Image: Frauenbildnis (Portrait of Ria Munk III) an oil and charcoal on canvas work created by a leading Viennese artist at the turn of the 20th century Gustav Klimt (1862-1918), sold at Christie’s London for £18.8 million on June 23, 2010 – image scanned from an art catalogue.
The full length portrait Ria Munk III (Frauenbildnis) depicts a wealthy young Jewish girl, Ria Munk, niece of Klimt’s major patron Serena Lederer. Ria Munk committed suicide after a row her lover in 1911. Monk’s mother Aranka commissioned Klimt to paint a deathbed portrait of the girl, after his first two efforts were rejected by the family. He began work on Ria Munk III in 1917, painting it in bright colors and showing Ria in repose against a richly decorative background.
After Klimt’s death the following year, the painting hung in the Austrian industrialist family’s lakeside villa at Bad Aussee until 1941. During the Second World War, as part of Hitler’s Ethnic Cleansing plan, that later became notorious as the Holocaust in which an estimated six million Jews were murdered, Nazis captured the house and all the belongings of the Munk Family and ejected them from their property because they were Jewish.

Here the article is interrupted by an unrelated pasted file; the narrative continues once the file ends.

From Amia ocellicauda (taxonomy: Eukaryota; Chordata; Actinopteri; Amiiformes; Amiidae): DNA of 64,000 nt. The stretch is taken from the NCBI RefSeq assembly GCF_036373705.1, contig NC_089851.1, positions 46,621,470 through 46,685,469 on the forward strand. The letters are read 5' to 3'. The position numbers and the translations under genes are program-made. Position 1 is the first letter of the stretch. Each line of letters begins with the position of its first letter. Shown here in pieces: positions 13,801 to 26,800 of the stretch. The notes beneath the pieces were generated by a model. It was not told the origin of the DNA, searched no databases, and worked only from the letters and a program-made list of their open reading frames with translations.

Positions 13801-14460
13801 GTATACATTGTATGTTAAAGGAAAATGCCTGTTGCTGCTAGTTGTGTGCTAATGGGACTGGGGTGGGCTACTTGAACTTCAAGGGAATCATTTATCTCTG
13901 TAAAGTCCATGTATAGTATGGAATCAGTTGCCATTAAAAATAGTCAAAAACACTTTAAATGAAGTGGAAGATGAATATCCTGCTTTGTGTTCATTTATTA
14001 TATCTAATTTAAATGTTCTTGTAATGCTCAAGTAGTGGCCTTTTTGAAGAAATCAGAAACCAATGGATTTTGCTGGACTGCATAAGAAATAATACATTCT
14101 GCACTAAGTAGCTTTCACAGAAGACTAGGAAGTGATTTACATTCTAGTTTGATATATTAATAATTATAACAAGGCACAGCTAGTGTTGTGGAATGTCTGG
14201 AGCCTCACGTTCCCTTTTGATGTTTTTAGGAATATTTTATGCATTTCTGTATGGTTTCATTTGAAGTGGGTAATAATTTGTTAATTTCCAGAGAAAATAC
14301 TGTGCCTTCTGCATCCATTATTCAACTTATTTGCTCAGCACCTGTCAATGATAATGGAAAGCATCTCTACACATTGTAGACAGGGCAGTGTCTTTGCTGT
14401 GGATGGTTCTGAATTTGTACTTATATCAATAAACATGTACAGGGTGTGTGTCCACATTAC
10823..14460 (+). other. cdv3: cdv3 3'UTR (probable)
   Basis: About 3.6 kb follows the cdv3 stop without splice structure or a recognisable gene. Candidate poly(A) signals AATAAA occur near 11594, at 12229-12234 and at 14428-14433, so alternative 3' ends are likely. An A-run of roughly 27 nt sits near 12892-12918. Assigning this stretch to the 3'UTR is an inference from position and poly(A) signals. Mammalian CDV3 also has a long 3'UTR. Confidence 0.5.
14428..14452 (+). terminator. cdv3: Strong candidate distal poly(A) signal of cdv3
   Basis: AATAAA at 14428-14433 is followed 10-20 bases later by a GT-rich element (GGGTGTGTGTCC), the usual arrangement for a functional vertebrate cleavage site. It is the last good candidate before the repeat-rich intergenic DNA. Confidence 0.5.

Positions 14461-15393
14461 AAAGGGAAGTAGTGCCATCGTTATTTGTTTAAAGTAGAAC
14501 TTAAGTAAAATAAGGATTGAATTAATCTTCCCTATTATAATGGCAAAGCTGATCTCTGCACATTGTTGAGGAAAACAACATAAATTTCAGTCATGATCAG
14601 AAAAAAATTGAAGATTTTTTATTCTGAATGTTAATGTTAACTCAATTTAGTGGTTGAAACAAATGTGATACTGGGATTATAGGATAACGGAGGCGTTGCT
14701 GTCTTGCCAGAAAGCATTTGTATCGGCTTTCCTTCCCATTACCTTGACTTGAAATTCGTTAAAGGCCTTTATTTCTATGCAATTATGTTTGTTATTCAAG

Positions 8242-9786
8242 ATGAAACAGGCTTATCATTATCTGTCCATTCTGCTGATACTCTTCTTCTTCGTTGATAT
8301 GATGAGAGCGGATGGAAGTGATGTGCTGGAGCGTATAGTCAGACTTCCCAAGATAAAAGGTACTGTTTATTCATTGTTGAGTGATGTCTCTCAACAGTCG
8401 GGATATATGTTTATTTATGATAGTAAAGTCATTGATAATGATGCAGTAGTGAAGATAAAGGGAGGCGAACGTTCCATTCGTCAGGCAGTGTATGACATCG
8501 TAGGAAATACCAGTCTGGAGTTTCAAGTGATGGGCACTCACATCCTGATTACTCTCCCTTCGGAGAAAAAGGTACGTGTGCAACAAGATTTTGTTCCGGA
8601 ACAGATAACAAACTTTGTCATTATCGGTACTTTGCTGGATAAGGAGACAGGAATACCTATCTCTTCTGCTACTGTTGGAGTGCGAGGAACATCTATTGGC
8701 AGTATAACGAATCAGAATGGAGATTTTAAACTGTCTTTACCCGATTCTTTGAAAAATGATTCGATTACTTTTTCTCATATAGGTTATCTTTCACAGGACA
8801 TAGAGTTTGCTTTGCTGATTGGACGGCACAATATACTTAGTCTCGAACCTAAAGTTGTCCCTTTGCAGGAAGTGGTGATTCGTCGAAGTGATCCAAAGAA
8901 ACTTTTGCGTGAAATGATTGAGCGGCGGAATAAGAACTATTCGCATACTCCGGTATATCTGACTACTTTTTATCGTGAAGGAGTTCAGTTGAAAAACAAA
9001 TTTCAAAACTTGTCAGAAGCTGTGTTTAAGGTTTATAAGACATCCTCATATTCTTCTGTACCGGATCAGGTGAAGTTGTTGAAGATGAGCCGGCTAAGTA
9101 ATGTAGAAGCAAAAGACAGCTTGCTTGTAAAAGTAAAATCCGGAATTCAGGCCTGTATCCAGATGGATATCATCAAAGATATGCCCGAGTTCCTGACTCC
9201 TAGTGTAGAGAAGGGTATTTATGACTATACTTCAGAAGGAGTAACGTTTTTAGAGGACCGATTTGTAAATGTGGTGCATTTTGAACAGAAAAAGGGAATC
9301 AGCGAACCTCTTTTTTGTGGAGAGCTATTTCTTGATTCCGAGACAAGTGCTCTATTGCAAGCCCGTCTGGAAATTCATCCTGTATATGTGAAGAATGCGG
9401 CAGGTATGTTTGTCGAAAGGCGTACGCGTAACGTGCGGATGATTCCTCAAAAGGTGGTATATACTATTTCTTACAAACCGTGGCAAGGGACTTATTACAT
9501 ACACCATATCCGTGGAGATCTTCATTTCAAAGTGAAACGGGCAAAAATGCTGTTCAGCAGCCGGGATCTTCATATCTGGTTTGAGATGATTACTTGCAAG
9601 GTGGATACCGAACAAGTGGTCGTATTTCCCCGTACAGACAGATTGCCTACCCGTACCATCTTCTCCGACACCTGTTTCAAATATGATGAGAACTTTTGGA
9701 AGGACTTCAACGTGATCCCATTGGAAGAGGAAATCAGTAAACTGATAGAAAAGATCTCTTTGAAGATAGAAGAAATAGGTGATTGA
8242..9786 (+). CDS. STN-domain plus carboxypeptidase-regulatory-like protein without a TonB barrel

The portrait passed to William Gurlitt, an art dealer. In 1953, Ria Munk III was donated to a gallery in Linz, that later became the Lentos Museum where the portrait remained till last year when it was voluntarily returned to the heirs of the Munk family who had sent it for sale at Christie's on June 23.
Portrait of Ria Munk III sold for £18.8 million, more than its estimated price -- £14-18 million ($20-26 million). According to Giovanna Bertazzoni, Christie’s director of Impressionist and Modern art, ‘the picture was only the second or third comparable example of the artist’s work to be offered at auction over the past 20 years’.
Works by Klimt are on the list of the world’s most expensive paintings. According to reports, collector Ronald Lauder purchased Klimt’s 1907 ‘Portrait of Adele Bloch-Bauer I’ for his New York-based Neue Galerie in 2006 for $144.8 million.